I get the same error: The type 'TEnum' must be a non-nullable value type in order to use it as parameter 'TEnum' in the generic type or method 'System.Enum.TryParse<TEnum>(string, bool, out TEnum). –  Rami May 21 '12 at 13:35
    
You are correct, I had an error. Fixed now. –  Virtlink May 21 '12 at 14:28

You should make a generic method:

private T getEnumStringEnumType<T>() where T : struct, IConvertible
    {
        string userInputString = string.Empty;
        T resultInputType = default(T);
        bool enumParseResult = false;

        while (!enumParseResult)
        {
            userInputString = System.Console.ReadLine();
            enumParseResult = Enum.TryParse<T>(userInputString, out resultInputType);
        }

        return resultInputType;
    }

usage:

public enum myEnum { val1, val2 }

myEnum enumValue = getEnumStringEnumType<myEnum>();
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I get the same erroe: The type 'T' must be a non-nullable value type in order to use it as parameter 'TEnum' in the generic type or method 'System.Enum.TryParse<TEnum>(string, out TEnum); –  Rami May 21 '12 at 13:38
    
follow the updated code (i added where T : struct, new()). and look at the usage sample –  eyossi May 21 '12 at 13:43
    
-1: Your code does not compile for three reasons. –  Virtlink May 21 '12 at 14:31
    
You are right... i fixed it now and it works. For the enum constraint i used that - stackoverflow.com/questions/79126/… –  eyossi May 21 '12 at 14:37

Enum.TryParse is a generic method, which means that its generic type parameters have to be known at compile time. This in turn means that yes, you do have to declare resultInputType as a specific enum type for the code to compile.

If you think on it, the original code is a bit too optimistic: nowhere does it say which enum type should be checked for a member with name equal to userInputString. How could TryParse work without this information?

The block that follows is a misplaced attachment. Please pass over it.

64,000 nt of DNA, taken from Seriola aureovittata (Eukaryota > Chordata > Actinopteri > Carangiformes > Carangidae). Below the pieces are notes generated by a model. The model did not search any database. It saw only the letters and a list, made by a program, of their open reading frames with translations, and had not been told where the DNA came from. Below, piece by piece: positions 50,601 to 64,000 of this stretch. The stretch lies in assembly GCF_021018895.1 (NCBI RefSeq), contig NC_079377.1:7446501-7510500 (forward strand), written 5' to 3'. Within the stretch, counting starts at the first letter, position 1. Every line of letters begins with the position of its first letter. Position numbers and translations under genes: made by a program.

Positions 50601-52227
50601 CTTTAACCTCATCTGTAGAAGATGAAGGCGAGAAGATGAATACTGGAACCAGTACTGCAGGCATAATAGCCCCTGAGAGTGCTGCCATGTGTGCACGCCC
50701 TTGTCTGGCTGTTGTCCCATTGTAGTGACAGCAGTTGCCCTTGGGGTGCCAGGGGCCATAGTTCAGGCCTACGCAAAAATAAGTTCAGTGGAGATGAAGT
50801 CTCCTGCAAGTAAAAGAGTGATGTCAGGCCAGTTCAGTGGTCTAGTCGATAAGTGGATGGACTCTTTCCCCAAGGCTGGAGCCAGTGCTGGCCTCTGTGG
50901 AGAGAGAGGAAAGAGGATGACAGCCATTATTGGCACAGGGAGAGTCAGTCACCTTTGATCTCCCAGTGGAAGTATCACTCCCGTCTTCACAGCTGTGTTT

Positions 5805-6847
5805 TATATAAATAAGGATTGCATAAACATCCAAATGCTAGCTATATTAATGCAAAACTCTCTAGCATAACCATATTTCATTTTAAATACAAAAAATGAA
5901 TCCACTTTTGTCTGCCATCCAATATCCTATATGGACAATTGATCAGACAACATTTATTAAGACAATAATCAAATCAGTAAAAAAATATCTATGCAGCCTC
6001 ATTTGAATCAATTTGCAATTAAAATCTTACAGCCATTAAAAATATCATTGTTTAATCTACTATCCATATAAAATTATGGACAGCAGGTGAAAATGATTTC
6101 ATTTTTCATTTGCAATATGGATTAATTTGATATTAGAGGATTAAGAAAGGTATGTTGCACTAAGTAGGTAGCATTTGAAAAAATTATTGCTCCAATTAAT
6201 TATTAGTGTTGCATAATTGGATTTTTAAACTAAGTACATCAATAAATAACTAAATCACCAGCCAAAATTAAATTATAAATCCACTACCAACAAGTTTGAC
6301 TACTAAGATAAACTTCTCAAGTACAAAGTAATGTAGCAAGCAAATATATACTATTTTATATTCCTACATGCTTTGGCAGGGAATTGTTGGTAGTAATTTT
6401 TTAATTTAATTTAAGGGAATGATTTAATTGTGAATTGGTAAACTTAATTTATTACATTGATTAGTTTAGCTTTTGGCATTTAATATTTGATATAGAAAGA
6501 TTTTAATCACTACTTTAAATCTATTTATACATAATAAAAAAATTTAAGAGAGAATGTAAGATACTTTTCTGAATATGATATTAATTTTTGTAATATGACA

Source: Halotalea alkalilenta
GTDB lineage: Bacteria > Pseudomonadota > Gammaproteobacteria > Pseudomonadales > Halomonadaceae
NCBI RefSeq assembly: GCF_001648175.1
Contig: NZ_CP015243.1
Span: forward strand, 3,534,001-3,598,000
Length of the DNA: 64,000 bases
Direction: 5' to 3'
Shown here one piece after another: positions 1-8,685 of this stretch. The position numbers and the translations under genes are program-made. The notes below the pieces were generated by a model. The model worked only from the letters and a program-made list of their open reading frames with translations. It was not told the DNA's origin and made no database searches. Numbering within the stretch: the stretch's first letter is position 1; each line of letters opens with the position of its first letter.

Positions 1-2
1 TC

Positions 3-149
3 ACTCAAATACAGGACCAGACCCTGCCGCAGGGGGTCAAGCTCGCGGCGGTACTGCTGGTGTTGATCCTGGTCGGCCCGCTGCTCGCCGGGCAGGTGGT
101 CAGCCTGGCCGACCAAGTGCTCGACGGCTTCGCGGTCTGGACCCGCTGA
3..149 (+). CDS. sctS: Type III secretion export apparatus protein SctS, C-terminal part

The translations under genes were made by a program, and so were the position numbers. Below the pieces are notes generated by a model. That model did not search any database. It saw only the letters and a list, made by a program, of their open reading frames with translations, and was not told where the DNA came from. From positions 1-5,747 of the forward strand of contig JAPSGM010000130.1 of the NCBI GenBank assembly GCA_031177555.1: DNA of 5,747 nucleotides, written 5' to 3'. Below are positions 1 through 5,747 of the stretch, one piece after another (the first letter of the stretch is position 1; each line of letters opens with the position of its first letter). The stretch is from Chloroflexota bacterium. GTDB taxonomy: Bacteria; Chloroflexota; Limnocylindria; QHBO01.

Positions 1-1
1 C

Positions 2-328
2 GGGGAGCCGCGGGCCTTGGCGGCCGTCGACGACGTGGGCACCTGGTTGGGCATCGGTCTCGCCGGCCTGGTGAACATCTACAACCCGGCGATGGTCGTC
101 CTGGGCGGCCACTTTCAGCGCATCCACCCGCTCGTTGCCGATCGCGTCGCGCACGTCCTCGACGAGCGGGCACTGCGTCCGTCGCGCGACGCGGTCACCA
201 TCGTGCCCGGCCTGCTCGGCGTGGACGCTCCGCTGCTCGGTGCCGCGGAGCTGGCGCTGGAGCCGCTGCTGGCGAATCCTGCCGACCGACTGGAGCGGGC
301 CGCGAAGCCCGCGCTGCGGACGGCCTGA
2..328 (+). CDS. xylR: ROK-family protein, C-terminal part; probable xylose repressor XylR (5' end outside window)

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Long ago in Visual Studio 2005 era, I made my own method for TryParse on Enum. I only recently discovered the 2008 implementation and I'm not happy with it's restrictiveness, especially considering that it's a TRY PARSE method; meaning that a programmer is testing an input!

Generally, I prefer to use methods which trust the programmer to know what he's doing :)

My implementation is as follows:

public static bool EnumTryParse<T>(string input, out T theEnum)
{
    foreach (string en in Enum.GetNames(typeof(T)))
    {
        if (en.Equals(input, StringComparison.CurrentCultureIgnoreCase))
        {
            theEnum = (T)Enum.Parse(typeof(T), input, true);
            return true;
        }
    }

    theEnum = default(T);
    return false;
}

The lack of a where T:struct puts the trust in the developer's hands, but it allows you to compile with unknown, generic enums.

As an alternative, you can create a method looping on Enum.GetValues if you want to do an integer comparison when converting to your specified enum.

Hope this helps.